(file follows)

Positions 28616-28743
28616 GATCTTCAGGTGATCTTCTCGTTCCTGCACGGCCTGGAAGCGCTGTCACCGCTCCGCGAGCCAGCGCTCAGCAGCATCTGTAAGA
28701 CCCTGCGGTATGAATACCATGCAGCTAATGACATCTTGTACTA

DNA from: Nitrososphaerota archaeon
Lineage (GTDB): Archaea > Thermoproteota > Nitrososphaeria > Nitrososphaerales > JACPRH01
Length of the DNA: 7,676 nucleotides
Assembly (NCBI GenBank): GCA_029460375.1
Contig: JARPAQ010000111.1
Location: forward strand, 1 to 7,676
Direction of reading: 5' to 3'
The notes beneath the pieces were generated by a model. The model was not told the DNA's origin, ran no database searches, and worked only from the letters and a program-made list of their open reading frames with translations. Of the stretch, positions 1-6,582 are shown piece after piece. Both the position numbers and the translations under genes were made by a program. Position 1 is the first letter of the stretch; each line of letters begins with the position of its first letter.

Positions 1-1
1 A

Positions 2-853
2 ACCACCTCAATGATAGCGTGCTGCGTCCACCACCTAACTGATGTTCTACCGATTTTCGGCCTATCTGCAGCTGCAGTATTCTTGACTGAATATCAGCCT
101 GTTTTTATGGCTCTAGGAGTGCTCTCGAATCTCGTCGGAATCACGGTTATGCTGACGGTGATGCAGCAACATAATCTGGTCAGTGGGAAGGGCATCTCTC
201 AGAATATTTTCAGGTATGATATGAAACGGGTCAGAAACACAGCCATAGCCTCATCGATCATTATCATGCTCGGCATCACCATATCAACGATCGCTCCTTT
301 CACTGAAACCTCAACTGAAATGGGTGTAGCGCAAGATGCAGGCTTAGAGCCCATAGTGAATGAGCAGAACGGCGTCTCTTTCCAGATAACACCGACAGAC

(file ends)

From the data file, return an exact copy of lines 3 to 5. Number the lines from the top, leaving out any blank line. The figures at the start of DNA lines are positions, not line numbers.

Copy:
28701 CCCTGCGGTATGAATACCATGCAGCTAATGACATCTTGTACTA

DNA from: Nitrososphaerota archaeon
Lineage (GTDB): Archaea > Thermoproteota > Nitrososphaeria > Nitrososphaerales > JACPRH01